Overall, Mr. Billion is a flawed movie, but by no means terrible, and wasn't deserving of being a box office disaster. It's well worth a watch nowadays, even if it may be a little different to Hill's usual output.

Renegade (1987)

Luke is an aimless drifter, going from town to town with his trusty horse Joe. One day he's abruptly saddled with teenager Matt, the smart-alec son of an old friend. Luke is pressganged into taking Matt to his father's new property, but soon discovers it's a hot piece of real estate, with crooks of all kinds trying to muscle in on the duo, or make attempts on their lives...

Renegade is an enjoyable road movie coming straight from the American way of Italy. It always amuses me just how much other countries understand the U.S., often better than the locals. With special praise going to Italy of course. They really knew what made American movies tick, and were therefore able to deliver great 'local' content like it was nothing.

Renegade comes fairly late in Terence's filmography, when his buddy comedy days were almost over, and he was getting older. But not too old to have a fun goodhearted scrap though! The story never lets things go on too long, as the road trip section actually ends only halfway through! From then on the movie settles into a new position, as it expands on the plot and villains.

The characters here are nice and strong. Luke is your typical drifter. Charming, a little lazy, and an all-round fun guy to be around. Matt on the other hand is a little shit, but as the movie progresses we see better sides of him, and his sarcasm, smart-talking, or general bad attitude never goes too far and makes him genuinely unikeable. The villains are alright. Fun when they appear, but they're always just goons. The main villain doesn't show up till nearly the end. He's interesting, but sorely underused.

Something I liked about Renegade is the way both the bikers and communal religious folk are presented, for the same reason-They aren't assholes. Groups like these typically are, in movies and in real life, but not all are bottom-of-the-barrel bastards, and it's nice to see an occasional movie reflect that.

The action in Renegade is dynamic, with lots of fun and creative brawls and encounters, as well as many car chases, each containing their fair share of chaos. Cars get smashed or crashed left, right, and centre. The movie also has a few jawdropping moments, like what happens with the house (really wasn't expecting the movie to go that far!), or Luke's reaction upon seeing the main villain, which is ridiculous and implausible, but really sells the moment, and is great to see.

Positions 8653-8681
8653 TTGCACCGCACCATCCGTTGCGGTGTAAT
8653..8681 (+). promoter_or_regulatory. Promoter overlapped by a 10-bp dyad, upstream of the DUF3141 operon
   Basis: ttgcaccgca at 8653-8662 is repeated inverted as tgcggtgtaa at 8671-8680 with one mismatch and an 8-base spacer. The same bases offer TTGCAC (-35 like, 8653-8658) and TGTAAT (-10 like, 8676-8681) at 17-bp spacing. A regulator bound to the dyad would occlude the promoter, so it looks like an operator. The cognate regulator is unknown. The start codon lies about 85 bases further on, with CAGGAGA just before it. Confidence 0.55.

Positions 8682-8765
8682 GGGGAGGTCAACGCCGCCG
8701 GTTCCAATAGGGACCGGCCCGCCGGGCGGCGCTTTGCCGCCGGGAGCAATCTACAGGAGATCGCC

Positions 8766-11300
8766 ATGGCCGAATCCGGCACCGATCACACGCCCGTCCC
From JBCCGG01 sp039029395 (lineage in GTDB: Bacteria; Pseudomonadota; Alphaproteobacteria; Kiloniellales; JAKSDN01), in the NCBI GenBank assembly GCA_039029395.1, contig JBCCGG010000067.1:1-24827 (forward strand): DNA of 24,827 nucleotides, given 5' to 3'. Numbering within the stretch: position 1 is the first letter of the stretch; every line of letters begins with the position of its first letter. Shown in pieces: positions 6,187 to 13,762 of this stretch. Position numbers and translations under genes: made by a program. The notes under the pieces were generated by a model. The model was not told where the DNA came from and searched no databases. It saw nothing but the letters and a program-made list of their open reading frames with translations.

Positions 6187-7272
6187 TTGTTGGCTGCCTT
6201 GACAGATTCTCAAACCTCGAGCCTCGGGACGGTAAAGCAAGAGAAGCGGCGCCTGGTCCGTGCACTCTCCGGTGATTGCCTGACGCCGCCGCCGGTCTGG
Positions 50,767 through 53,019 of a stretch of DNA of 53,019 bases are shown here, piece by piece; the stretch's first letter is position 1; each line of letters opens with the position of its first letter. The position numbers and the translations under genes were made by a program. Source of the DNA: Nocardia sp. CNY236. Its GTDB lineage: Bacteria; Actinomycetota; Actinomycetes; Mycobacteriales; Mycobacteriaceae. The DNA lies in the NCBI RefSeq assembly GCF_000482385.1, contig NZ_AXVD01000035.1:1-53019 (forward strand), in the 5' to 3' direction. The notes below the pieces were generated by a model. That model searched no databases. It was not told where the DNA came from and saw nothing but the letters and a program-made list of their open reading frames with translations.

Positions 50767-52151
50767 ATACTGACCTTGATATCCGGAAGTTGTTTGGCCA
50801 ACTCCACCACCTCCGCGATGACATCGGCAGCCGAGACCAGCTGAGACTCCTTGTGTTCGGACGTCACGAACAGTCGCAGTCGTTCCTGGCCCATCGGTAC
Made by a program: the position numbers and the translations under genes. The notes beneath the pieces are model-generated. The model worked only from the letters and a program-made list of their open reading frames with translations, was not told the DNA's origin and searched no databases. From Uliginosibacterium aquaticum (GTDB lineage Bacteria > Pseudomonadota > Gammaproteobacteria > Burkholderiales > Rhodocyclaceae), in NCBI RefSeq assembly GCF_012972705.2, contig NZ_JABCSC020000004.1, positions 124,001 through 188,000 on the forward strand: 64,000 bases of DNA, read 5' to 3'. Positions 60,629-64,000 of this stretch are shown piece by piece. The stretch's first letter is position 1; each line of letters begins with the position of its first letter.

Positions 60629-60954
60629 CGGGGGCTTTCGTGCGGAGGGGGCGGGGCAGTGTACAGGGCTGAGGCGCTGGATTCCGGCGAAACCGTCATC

The climax is anticlimactic in a way. The visuals are superb, and really excelled by the music, which builds this up in a spectacular way. But as soon as the bikers show up, the battle is already won. No need for a fight, as Robert Vaughn is immediately busted, and everyone goes home. The ending is a bit prolonged too. All good, don't get me wrong. I like how it wraps everything up. It's just weird in that the main villain is busted 15 minutes before the end, and the movie seems to have a couple points where it could've ended, but just kept on going. With good scenes, at least.

The actors are all good here. Terence can do roles like these in his sleep, but never gets complacent, always getting as much fun as he can out of them. Hill's son Ross makes for a nice lead, and never does his presence come off like nepotism or anything. The duo have good chemistry together. Robert Vaughn is an ok villain, but really only appears in the last 25 minutes.

The direction by longtime Hill collaborator Enzo Barboni is great. Some shots really stand out, with great use of colour, silhouettes, and natural vistas.

The soundtrack is exactly what you'd expect for a midwestern adventure. Lots of twangy country rock music, which isn't really my thing (at all), but it's still good. There are some softer tracks I liked better, that are used to great effect.

Renegade might not be for everybody, but even though I'm ostensibly one of those people, I still had a fun time with it. A love for Terence Hill trumps my dislike of the American midwest any day of the week, and it certainly doesn't hurt that it's a fun movie in general...

Virtual Weapon (1997)

Bill Skims is an ex-cop turned computer businessman. He returns to his old city, much to the delight of his friends, and his old partner Mike. Though this delight quickly turns into exasperation when it takes a grand total of one minute of being together again before someone shoots at them. It turns out Skims is here on an undercover mission to locate a master criminal and neutralise a mysterious operation involving deadly microchips...